We are proud to report on many collaborations and initiatives throughout the past year to benefit mental health in the Ithaca and Tompkins County communities and on the Cornell University and Ithaca College campuses. Highlights:

Tompkins County Bullying Prevention Task Force: The Sophie Fund in collaboration with the Tompkins County Youth Services Department spearheaded an initiative for a collective community effort to combat youth bullying, which includes more than 30 government agencies, community organizations, and representatives from the county’s six school districts.

Suicide Prevention: The Sophie Fund sponsored training in Mental Health First Aid for managers, chefs, servers, bartenders, baristas, and others in Ithaca’s high-stress hospitality sector. We also provided a grant for training 25 Cornell students in the QPR (Question, Persuade, Refer) suicide prevention program.

Cornell University Student Mental Health Review: The Cornell administration launched a review to take place during the 2019-2020 academic year. The Sophie Fund has been a prominent local advocate for a review since writing to President Martha E. Pollack in early 2017 expressing concerns about Cornell’s policies, programs, and practices.

The Reflect Organization: The Sophie Fund awarded a grant to The Reflect Organization, which facilitates innovative, proactive programs that provide college students with a safe forum to engage in open and honest discussion around mental health. The grant will help support the new Reflect chapter at Cornell University. From Reflect President Jared Fenton: “We are proud to be a partner of The Sophie Fund and honored to be a grantee. Capacity-building support is just what we need. It will profoundly enhance our ability to best serve the most students possible.”

“Mental Health Weekend” at Cornell University: The Sophie Fund collaborated with the Alpha Phi Omega Gamma Chapter service fraternity and other student organizations to raise $1,367.50 for the Mental Health Association in Tompkins County. Said APO President Winnie Ho: The Sophie Fund has become a recognizable name on our campus as an organization that has actively engaged with college students in every conversation about local and collegiate mental health.”

“Send Silence Packing”: The Sophie Fund provided the funding to Active Minds at Ithaca College for a stigma-fighting, awareness-raising suicide prevention exhibition featuring 1,100 backpacks to represent the average number of college students who die by suicide every year. A photo of the exhibition featured in a New York Times article on student mental health.

“The Loneliness Project”: The Sophie Fund provided a grant for a long form, multi-platform series about depression produced by WRFI Community Radio, Ithaca Voice, Cornell Daily Sun, and the Park Scholars Program at Ithaca College. The series won the 2019 small market radio category Award for Outstanding Public Affairs Program or Series from the New York State Broadcasters Association.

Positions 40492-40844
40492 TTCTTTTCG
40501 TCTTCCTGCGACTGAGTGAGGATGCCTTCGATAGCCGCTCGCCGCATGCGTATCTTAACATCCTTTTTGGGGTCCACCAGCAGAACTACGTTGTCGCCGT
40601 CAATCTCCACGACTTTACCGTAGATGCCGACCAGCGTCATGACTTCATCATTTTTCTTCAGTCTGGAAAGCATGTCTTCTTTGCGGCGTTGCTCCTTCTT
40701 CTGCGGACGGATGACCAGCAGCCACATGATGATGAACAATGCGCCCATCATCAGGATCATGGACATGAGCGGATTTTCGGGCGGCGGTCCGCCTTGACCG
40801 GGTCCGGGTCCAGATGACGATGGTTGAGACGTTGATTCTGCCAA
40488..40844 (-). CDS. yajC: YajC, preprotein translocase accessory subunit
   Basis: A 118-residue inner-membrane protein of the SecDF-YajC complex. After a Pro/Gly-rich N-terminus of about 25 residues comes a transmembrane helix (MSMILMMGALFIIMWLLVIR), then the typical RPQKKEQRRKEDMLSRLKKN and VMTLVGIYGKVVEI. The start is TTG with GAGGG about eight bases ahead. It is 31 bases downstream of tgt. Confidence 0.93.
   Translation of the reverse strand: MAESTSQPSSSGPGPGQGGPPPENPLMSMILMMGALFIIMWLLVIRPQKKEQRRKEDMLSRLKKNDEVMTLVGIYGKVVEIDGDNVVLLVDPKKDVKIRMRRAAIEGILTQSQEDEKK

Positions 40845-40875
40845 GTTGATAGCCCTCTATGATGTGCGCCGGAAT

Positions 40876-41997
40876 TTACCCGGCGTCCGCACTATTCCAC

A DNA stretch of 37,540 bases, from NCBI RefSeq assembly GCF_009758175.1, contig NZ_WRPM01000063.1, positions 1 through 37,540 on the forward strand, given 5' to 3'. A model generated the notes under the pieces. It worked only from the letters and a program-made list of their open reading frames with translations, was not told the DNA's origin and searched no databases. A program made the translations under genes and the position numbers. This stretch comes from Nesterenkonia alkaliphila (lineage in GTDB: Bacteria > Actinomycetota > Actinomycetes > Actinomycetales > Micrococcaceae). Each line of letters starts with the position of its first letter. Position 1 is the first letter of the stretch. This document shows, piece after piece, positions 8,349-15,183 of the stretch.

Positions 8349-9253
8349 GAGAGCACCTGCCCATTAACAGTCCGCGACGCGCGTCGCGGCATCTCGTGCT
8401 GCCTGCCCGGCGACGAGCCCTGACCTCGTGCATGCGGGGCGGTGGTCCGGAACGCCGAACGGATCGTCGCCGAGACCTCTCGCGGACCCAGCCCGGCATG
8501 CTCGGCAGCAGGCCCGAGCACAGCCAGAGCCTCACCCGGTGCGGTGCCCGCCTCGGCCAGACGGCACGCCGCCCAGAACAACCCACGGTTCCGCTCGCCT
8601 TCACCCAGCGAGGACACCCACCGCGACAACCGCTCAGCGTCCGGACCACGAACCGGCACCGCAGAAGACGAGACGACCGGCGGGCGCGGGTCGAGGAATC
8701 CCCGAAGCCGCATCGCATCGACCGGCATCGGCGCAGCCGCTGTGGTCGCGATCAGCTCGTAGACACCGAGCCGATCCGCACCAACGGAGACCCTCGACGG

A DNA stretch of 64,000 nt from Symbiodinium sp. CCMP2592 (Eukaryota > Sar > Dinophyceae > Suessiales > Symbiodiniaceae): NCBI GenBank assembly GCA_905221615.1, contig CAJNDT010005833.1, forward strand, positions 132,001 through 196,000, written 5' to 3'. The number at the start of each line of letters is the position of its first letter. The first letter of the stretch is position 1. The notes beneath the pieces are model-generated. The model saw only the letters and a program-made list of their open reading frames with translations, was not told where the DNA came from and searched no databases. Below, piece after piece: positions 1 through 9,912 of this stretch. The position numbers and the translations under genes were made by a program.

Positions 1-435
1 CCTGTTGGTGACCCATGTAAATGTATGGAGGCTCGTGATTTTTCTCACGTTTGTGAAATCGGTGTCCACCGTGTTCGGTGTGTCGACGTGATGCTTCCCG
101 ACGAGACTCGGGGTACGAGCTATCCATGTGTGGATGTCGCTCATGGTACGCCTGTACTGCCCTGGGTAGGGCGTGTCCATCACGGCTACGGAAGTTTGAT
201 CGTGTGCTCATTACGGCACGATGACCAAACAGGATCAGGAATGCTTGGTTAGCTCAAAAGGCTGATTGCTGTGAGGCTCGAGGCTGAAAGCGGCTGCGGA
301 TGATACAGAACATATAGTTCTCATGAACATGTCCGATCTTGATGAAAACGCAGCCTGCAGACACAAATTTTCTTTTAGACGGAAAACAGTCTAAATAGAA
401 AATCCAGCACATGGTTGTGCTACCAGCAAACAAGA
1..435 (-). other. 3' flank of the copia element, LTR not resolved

“Readings on Mental Health”: The Sophie Fund supported the 2018 author series featuring Laura June, Courtenay Hameister, and Kelly Jensen, presented by the Mental Health Association and hosted by Buffalo Street Books.

College Student Mental Health Leave of Absence: The Sophie Fund provided a grant to the Mental Health Association of Tompkins County to develop a project to support local college students considering or taking a leave of absence due to mental health struggles.

“Brief Guides” Series: The Sophie Fund published brief guides on student mental health advocacy, bullying prevention, and the Zero Suicide Model.

Ithaca College Interns: During the 2018-2019 academic year The Sophie Fund hosted four students from Ithaca College’s writing program—Margaret McKinnis, Amber Raiken, Chanelle Ferguson, and Nicole Kramer—to write articles about local mental health champions for our website.

Ithaca Cupcake Baking Contest: The Sophie Fund organized its third annual contest last October to promote mental health awareness. The contest was sponsored by GreenStar Natural Foods Market, Alternatives Federal Credit Union, and La Tourelle Hotel, Bistro and Spa. Volunteers from Cornell University and Ithaca College student organizations supported the contest, as did local mental heath organizations.

New York Honors The Sophie Fund: Last September, the New York State Office of Mental Health presented The Sophie Fund with the 2018 Excellence in Suicide Prevention Award at the annual New York Suicide Prevention Conference in Albany.

To Make a Donation:

Click Here for The Sophie Fund Donation Page

For more information on The Sophie Fund’s work, please visit:

http://www.thesophiefund.org

Thank You!